Governance - can be good for business!!

The recently released 2015 Strategic Risk Outlook from the Financial Markets Authority makes interesting, if not rather worrying, reading. Interesting because of references to the widening horizon of the regulator's focus on issues such as transferring or replacement of financial products, and worrying because of the emphasis on governance of corporate entities and the responsibilities of directors of financial services distributors who operate as corporate entities.

Many financial advisers in the NZ market operate within a company structure, and the FMA has declared that it expects appropriate standards of governance to be displayed by company directors, as the following quote from the report testifies.


  "Significant risks may arise where boards fail to lead from the top, or where they simply apply a ‘set-and-forget’ approach. Instead, boards have a responsibility to continuously assess culture and conduct against both organisation and customer outcomes."


It is clear therefore that every limited liability company operating within the remit area of the FMA will need to review their corporate governance practices, policies, and procedures very carefully in order to meet the regulator's expectations.

For many, this will be achievable with little, if any, changes.

However, some commercial entities which may have been shy of getting too involved in the governance area in the past, now need to take stock of the standards of conduct referred to in the FMA's document and which will be given more extensive coverage in a document due to be updated  - "Corporate Governance in New Zealand, Principles and Guidelines". Directors of these organisations need to review how they set the 'tone-at-the-top' and how they monitor the culture and conduct of the company.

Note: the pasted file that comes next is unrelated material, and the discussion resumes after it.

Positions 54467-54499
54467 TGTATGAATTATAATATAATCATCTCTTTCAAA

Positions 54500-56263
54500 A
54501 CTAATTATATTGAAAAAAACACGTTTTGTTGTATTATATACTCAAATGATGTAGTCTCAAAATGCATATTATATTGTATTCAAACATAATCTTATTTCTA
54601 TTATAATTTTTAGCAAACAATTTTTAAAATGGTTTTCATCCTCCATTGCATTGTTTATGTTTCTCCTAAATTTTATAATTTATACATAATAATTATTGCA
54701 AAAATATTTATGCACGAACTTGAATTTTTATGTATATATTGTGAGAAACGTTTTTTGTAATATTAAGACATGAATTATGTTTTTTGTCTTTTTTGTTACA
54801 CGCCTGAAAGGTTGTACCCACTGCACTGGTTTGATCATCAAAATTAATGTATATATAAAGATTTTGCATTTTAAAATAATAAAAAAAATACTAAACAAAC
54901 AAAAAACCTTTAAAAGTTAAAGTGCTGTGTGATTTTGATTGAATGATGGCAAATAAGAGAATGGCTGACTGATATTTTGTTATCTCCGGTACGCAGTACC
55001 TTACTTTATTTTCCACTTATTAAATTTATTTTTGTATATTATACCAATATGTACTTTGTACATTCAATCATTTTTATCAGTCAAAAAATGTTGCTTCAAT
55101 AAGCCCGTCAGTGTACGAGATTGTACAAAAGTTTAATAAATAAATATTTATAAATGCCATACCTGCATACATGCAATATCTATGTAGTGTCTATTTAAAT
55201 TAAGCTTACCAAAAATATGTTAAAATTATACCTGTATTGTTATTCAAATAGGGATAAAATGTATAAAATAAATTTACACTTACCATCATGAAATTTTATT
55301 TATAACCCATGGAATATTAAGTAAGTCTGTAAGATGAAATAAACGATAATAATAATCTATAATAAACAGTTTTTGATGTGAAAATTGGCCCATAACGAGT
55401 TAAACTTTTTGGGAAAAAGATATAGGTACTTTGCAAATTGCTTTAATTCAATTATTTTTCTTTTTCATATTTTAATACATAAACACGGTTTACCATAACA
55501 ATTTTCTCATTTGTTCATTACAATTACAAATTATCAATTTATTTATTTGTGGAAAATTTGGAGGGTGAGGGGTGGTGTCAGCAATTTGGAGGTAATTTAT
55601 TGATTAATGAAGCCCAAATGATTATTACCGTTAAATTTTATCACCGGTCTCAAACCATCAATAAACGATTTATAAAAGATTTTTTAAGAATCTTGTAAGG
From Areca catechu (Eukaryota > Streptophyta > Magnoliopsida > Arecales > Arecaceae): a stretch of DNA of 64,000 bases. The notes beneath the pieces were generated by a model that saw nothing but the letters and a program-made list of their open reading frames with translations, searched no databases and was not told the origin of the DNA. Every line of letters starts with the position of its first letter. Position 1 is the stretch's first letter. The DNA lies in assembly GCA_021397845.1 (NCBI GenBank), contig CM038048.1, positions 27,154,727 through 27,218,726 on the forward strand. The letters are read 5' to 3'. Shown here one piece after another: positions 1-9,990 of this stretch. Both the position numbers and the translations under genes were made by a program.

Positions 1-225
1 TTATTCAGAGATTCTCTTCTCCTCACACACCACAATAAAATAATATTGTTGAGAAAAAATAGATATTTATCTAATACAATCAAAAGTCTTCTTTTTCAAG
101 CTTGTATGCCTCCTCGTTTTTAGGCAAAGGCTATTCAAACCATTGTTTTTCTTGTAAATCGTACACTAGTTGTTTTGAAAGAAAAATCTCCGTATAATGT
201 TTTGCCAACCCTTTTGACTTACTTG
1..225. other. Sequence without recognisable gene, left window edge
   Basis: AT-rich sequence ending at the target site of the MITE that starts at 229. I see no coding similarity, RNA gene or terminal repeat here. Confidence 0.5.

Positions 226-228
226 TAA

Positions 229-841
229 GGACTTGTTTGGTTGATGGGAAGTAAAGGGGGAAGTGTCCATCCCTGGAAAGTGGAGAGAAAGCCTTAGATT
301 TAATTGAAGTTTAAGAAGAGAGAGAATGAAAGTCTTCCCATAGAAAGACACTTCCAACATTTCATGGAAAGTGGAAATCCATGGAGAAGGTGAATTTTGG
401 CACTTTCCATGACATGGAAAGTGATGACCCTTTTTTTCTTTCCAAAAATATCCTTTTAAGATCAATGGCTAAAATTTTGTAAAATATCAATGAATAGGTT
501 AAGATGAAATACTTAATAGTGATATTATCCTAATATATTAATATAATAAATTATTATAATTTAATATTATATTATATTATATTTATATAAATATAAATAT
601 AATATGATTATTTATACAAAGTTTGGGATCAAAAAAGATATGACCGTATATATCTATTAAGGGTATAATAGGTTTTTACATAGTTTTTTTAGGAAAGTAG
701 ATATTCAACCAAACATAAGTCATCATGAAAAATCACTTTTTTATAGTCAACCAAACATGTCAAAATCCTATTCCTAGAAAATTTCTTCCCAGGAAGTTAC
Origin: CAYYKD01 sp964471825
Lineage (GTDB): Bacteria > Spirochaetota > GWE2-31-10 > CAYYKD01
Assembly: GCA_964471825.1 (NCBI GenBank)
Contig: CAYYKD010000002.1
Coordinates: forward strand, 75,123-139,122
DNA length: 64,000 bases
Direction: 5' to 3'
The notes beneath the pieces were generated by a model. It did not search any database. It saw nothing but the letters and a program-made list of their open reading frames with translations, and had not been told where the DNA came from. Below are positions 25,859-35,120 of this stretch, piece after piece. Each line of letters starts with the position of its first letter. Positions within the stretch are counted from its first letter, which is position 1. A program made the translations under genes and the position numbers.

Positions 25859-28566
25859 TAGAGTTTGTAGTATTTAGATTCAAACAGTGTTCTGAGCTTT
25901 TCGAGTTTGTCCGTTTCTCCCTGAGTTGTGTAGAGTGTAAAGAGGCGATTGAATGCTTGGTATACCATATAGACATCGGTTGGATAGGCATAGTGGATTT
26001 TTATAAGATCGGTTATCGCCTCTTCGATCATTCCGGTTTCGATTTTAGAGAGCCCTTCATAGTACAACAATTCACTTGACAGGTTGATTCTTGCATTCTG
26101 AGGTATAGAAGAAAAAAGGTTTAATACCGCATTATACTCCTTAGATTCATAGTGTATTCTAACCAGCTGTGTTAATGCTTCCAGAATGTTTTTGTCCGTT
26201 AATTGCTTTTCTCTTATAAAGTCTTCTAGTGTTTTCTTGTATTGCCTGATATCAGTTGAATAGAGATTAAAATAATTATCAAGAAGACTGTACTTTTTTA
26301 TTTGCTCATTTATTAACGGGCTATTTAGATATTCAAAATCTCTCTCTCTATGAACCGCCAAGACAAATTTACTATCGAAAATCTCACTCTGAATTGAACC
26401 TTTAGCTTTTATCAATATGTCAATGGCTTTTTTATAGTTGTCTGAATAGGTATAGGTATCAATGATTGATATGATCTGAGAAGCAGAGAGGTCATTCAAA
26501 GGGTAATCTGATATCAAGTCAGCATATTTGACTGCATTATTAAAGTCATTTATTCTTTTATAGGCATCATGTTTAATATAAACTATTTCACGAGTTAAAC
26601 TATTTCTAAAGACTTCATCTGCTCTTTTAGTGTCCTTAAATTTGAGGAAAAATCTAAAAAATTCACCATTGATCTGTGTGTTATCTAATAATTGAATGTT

Being a director of a limited liability company carries legal responsibilities which can no longer be dismissed, ignored, or regarded as "not applicable to me".

Those days of cruising along relying on lawyers and/or accountants to take care of such legal, compliance, and regulatory matters are long gone - directors now have to be aware of the implications of their status and take active steps to ensure that they are not exposed to action being taken against them by regulators, clients, or other stakeholders.

But this doesn't have to be bad news - it is possible to design a governance strategy which is constructive, positive, and helps the business to develop.

Many financial advisers have evolved from good salespeople into business owners and managers, and have developed skill sets to run their companies effectively and successfully. But governance requires an altogether different set of competencies, and seeking qualified and experienced input is a prudent and sensible course of action.

In this context, no two companies are the same and there just isn't a uniform strategy which suits every company's circumstances - which is why external support is recommended.

Having served on boards in Australia and New Zealand - in both the private and the public sector, I have a fair idea of the FMA's requirements.

Click here to check if this track record appeals and if I can be of any assistance, please get in touch.